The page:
While Ferrari’s Michael Schumacher had won the 2002 championship by 67 points from his team-mate Rubens Barrichello, the 2003 season was much closer with eight different drivers winning at some point during 2003’s 16 race calendar. There is no doubt who would have been champion in 2003, and in only his third season it would have been McLarens Kimi Raikkonen. The Finn led the championship from rounds two to seven, but Michael Schumacher soon got past him after he managed to get the best from his Ferrari. Kimi stayed close to Schumacher though throughout the season and the battle went down to the last race, Schumacher went on the clinch the title by just two points. The only reliability issues between the top three this season had ended in retirement, nothing went wrong on Michael’s car in 2003 whilst Montoya (third place driver) had two retirement issues. It was the European Grand Prix and Raikkonen was dominating, holding a huge lead after just lap ten, but then his Mercedes engine went bang on him and he was forced to retire, without this and Kimi would have been world champion.

(Actual Winner: Schumacher)  –  (Should have – Raikkonen)

2004

Once again Reliability issue’s hit Kimi, who suffered a horrible year taking just one win thanks to his failing Mercedes engines. Meanwhile, Michael was going on to win nearly every race he went to and ended the championship as winner with a huge 34 point lead over his team mate. The Ferrari was the fastest car yet again as Michael took his seventh world title.

(Actual Winner: Schumacher)  –  (Should have – Schumacher)

2005

Everything changed in 2005, with Schumacher now battling for fifth places and not the wins he was so used to in previous years. A young Spaniard with the name of Fernando Alonso stepped up this season to take the championship off the German. However once again it was Raikkonen, who really should have won it. He led two races only for his engine to go burst and for his tire to fail on him on the last lap of a race. Raikkonen was also leading the German GP later on in the year, and same story… Kimi retired thanks to his horrific McLaren. Getting rid off these gremlins and Kimi would have taken his second title; instead after 2005 he was still looking for this prize.

(Actual Winner: Alonso)  –  (Should have – Raikkonen)

2006

Schumacher was back and it was a battle between Fernando and Michael. Seeing as both drivers had their fair share of bad luck, it’s only fair Alonso ended up with the title.

(Actual Winner: Alonso)  –  (Should have – Alonso)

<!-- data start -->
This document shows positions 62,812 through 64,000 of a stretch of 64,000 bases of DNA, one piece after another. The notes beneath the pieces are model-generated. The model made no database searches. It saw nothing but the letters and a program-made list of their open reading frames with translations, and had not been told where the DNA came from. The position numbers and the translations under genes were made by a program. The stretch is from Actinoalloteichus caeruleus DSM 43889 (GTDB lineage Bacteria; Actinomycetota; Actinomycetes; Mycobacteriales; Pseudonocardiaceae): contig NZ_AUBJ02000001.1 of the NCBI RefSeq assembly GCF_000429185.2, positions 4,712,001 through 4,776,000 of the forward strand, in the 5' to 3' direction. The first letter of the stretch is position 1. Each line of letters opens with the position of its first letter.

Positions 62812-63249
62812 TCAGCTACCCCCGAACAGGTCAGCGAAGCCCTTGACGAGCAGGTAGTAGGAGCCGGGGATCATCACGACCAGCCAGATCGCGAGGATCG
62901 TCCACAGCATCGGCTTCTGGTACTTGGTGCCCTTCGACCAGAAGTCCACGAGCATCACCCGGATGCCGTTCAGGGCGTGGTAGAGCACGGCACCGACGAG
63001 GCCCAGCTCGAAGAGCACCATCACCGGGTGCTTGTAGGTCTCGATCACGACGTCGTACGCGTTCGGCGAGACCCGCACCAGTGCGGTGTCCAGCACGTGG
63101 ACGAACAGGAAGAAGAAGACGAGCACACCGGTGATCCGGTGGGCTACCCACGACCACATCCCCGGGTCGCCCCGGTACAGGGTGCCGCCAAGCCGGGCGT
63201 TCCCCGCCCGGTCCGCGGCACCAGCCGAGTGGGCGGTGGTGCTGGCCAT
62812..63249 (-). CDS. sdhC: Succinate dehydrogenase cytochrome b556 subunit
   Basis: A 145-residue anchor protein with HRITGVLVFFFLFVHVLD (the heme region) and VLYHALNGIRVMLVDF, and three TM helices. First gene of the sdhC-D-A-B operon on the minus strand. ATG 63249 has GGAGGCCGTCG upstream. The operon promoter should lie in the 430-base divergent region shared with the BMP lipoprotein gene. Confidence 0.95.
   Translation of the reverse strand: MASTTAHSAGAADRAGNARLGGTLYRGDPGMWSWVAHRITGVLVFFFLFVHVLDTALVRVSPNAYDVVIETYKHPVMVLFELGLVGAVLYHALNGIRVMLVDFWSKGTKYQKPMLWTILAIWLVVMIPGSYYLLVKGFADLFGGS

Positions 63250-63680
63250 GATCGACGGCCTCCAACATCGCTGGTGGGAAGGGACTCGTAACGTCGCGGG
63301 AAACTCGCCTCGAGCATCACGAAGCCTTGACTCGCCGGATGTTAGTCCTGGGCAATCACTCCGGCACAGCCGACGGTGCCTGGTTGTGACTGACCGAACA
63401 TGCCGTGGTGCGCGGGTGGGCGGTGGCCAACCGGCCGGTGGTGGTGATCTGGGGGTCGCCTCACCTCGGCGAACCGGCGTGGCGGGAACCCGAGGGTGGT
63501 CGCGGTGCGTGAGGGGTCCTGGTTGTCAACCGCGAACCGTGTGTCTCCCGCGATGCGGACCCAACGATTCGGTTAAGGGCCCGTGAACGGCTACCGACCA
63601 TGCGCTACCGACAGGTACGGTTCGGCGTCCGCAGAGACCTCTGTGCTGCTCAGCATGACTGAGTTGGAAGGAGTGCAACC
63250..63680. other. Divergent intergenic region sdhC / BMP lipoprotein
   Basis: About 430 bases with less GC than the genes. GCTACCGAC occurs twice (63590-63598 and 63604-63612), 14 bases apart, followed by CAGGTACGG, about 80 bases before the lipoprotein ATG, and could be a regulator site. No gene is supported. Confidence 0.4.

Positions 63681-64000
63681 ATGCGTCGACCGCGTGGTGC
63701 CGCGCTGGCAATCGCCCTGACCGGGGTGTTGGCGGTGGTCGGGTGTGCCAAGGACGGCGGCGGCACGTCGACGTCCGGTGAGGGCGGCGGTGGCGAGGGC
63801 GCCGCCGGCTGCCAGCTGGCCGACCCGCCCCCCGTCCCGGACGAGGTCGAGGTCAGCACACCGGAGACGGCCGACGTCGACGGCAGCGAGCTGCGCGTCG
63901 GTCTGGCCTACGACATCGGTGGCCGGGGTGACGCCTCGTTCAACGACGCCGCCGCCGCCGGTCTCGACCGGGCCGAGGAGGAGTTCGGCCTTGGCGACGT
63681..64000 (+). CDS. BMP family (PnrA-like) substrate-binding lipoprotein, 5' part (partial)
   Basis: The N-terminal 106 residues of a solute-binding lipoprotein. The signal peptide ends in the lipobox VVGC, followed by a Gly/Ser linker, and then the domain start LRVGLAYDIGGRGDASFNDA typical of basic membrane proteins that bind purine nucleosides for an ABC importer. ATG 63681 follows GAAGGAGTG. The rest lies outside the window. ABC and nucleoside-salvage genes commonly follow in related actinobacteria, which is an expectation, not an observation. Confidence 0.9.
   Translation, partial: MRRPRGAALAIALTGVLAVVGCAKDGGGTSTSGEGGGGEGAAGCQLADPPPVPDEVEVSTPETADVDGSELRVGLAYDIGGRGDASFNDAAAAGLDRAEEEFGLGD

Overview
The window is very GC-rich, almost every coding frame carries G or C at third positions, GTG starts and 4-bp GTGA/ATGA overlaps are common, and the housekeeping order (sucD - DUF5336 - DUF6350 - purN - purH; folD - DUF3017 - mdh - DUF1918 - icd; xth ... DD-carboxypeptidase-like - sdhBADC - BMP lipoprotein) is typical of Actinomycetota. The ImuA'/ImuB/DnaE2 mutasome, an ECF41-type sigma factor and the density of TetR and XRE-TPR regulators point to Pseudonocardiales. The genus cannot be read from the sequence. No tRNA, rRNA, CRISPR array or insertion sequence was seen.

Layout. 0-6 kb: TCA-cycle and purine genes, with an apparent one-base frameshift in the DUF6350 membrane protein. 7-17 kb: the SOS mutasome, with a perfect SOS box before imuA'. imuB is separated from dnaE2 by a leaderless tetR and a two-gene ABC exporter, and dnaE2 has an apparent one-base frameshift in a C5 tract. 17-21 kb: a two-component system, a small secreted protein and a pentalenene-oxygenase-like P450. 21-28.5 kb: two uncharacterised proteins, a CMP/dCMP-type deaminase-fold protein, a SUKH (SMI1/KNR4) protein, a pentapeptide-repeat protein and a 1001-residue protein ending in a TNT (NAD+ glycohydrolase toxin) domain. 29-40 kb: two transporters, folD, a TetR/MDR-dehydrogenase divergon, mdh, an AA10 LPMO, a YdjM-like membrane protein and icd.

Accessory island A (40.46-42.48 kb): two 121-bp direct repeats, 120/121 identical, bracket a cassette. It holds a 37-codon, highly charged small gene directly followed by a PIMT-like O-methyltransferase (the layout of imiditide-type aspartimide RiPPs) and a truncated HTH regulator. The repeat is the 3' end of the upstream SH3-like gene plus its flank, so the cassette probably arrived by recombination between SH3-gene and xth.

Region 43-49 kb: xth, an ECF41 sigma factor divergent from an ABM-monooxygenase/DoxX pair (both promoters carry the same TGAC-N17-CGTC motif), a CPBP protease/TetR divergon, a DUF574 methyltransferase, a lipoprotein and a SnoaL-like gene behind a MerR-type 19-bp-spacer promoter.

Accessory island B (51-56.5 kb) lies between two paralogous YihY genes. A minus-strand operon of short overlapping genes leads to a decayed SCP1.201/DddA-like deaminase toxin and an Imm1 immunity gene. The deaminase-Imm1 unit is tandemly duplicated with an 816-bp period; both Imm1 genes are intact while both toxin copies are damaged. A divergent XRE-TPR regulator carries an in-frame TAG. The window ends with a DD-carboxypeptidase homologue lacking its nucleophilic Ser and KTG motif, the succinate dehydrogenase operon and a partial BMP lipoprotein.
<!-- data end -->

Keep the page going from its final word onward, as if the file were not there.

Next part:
2007

What a year! The top three (Raikkonen, Hamilton & Alonso) ended the season separated by just a single point. It was Kimi who came out on top and derservingly. Three times during the season he suffered real bad luck, whilst McLaren had no problems at all. Kimi was the champion and he should have got it anyway. It was only fair Kimi won 2007 after the poor luck of 2003 and 2005.

(Actual Winner: Raikkonen)  –  (Should have – Raikkonen)

2008

It was the year it all came down to the last corner on the last lap in the last race of the season. Lewis Hamilton was taking on Felipe Massa for the title and whilst Massa was up in first doing his job, Hamilton was down in sixth and it looked as if the title would go away from him again. However a struggling Glock went very slow on the last lap, and Hamilton caught him up and got passed him. Hamilton got the title, but did he deserve it? Answer is No. Massa had poor luck picking up nothing in the first two races whilst an engine failure at the Hungarian Grand Prix with three laps to go whilst leading, which has gone on to loose him the title.

(Actual Winner: Hamilton)  –  (Should have – Massa)

2009

Vettel had a few problems, but he still wouldn’t have caught Button. Jenson was supreme and two words… “No change”.

(Actual Winner: Button)  –  (Should have – Button)

 —

One more thing. If Vettel goes on to loose the title this year by only a few points we’ll be blaming the cars reliability at the start of this season!

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2 Responses to What if F1 had no reliability problems?

  1. dave06 says:

    great blog! Kimi deserves more than one title and it would have been nice if DC had won one

  2. peter jackson says:

    very good words f1crazy1. Reliability may have something to do with drivers though, so maybe these guys should slow down a bit. But I do agree with your views